Pheromone Trap Networks, Phenology Models, and Trap Crops for Invasive Species

Collaborative networks to provide advance warning of annually re-invasive migrants, and sustaining IPM programs when disrupted by invasive species with phenology models and trap crop management

Sweet corn occupies more acreage on Pennsylvania vegetable farms than any other crop, and 85 to 90% of the growers apply insecticides to prevent damage from migratory moths.  These pests do not typically overwinter in Pennsylvania, but migrate here annually.  The question is when treatment is necessary.  We developed a collaboration of Extension, growers, and information technologies for rapid acquisition and display of information about the activity of these pests, called PestWatch (, which is in its 17th year of operation.  About 40 to 50 Pennsylvania farm sites participate through the fantastic efforts of 18 Extension Educators.  Growers use this information for pest management in sweet corn and peppers, reducing or eliminating sprays when activity is low, and protecting crops as their market needs require when densities increase.  Pestwatch has grown to >750 sites nationwide for a range of issues about migratory moth pests.  Molecular analyses from samples taken from this network, through collaboration of USDA ARS Scientists,  is testing hypothesis about how the Appalachian mountains are influencing migratory pathways from overwintering sites in Texas and Florida, and how future climates might affect those pathways.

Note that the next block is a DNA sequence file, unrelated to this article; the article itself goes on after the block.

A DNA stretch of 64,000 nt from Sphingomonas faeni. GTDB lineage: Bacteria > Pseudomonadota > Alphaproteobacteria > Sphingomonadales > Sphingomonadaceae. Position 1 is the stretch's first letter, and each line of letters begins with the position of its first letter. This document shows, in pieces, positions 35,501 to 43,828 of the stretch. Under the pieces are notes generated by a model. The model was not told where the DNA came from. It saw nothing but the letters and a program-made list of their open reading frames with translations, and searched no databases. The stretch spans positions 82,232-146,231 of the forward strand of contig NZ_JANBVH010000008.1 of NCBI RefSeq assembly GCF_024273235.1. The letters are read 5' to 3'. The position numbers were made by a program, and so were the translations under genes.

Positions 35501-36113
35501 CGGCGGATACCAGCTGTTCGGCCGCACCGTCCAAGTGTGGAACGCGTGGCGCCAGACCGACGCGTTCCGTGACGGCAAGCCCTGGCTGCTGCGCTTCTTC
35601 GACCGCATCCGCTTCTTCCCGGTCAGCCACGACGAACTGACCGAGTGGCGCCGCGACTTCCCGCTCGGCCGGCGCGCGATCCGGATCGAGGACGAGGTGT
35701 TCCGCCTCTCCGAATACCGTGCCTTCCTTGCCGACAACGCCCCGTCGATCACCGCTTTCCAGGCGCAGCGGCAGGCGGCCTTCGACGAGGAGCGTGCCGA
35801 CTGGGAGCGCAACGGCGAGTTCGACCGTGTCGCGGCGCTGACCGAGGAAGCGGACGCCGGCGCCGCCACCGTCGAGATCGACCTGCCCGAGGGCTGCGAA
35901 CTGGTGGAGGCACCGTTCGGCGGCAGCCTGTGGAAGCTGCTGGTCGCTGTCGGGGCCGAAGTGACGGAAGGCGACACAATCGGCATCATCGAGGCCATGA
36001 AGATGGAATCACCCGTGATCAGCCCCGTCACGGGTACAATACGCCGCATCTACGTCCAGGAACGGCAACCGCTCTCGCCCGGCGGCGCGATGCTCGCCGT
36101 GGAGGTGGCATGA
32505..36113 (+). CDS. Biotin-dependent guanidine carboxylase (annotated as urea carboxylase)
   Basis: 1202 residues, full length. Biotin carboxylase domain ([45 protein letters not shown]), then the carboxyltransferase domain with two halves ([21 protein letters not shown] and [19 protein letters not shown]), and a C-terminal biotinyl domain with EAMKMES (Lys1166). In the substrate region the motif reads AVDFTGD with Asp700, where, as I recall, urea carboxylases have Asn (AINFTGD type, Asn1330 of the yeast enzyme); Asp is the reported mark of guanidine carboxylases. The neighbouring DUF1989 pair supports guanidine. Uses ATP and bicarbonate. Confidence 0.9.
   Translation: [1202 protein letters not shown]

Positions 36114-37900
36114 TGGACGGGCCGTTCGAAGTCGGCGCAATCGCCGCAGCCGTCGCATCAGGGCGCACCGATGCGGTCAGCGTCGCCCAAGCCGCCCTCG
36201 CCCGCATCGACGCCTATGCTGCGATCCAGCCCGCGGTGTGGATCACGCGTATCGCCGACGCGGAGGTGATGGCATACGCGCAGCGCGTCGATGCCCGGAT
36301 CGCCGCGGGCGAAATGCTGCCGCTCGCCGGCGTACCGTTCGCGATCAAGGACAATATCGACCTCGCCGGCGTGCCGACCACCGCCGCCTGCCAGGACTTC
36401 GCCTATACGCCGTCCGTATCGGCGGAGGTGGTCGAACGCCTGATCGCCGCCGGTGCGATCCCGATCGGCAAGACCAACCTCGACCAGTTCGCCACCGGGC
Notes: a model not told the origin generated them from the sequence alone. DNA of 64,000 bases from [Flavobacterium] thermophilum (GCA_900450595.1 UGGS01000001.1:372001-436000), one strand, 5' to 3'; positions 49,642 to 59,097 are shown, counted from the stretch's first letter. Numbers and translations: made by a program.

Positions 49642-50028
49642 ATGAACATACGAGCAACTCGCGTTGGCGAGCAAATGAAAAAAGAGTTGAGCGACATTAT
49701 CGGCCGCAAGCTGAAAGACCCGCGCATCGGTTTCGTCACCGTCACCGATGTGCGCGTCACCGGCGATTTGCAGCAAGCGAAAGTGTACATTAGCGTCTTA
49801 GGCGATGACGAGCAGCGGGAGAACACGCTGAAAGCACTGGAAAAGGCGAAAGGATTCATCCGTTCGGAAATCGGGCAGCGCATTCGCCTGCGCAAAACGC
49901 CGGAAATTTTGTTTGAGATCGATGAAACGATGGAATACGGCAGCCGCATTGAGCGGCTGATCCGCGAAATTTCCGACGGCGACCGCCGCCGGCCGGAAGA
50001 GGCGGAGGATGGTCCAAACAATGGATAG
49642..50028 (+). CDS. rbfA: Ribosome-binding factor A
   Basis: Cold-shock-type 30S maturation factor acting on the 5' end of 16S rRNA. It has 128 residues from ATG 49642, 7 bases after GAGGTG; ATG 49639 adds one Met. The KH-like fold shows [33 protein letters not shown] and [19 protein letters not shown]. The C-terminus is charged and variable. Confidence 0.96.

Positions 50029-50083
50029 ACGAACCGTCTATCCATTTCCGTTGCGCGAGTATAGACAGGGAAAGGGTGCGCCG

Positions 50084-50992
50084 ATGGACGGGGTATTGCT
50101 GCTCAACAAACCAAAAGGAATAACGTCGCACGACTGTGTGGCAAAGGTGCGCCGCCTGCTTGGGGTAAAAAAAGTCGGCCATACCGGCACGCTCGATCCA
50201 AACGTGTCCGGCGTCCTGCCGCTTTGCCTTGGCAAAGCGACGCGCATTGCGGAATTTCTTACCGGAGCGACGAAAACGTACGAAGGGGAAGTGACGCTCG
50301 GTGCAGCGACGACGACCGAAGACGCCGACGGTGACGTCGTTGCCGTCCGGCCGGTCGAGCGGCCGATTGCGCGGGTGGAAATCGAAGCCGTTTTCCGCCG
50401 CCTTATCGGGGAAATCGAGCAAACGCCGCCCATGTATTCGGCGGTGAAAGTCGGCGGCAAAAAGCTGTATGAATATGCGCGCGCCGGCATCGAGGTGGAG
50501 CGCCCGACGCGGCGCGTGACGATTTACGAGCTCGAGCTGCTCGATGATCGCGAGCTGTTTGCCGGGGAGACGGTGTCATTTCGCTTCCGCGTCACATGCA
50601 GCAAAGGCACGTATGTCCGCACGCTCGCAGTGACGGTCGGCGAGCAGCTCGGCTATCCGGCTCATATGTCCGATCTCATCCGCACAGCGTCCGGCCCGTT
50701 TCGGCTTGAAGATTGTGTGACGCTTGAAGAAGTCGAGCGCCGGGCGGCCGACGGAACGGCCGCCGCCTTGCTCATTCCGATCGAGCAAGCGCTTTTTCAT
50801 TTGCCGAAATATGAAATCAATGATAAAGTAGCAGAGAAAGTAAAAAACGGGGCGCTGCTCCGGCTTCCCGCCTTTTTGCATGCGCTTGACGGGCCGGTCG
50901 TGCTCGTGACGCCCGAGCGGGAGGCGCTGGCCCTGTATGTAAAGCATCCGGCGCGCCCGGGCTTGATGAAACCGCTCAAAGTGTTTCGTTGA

In addition to these annually re-invasive species migratory species, new invasive species threaten IPM programs.  A current example is Brown Marmorated Stink Bug (BMSB), which threatens fruit, vegetable and field crops.  Pepper IPM has advanced to the point of using egg parasitoids and biologically selective and safe insecticides, but this is threatened with the presence of BMSB. Here, we are in our 2nd year of tests to use sunflower as a trap crop to protect peppers.  We hope to concentrate the bug on sunflowers, and away from the crop, which would be developed into a management technique useful on both conventional and organic growers.  Samples from these hosts are subjected to physiological analyses to determine the vitellogenic (egg-laying) condition of the adult females, which is being coupled to phenology models – models that estimate the timing of and distribution of key biological events for this species.

About the Researcher:
Shelby Fleischer is a Professor of Entomology at Penn State. His research helps define the structure, dynamics, and management of insect populations and communities in agricultural systems.  His Extension program strives to advance IPM based on understanding biological and ecological processes, with priority on improving worker safety, in vegetable production systems.  He teaches a field class on Insect Natural History, a class on issues associated with transgenics in agriculture, and was a co-author documenting areawide corn borer suppression and the economic implications for both adopters and non-adopters of Bt-corn.  Current projects are focused on pest management in cucurbit production systems, management of Brown marmorated stink bug, climate change effects on insect migration, and conservation of bees for pollination of horticultural crops.

Contact Information:
Phone: 814-863-7788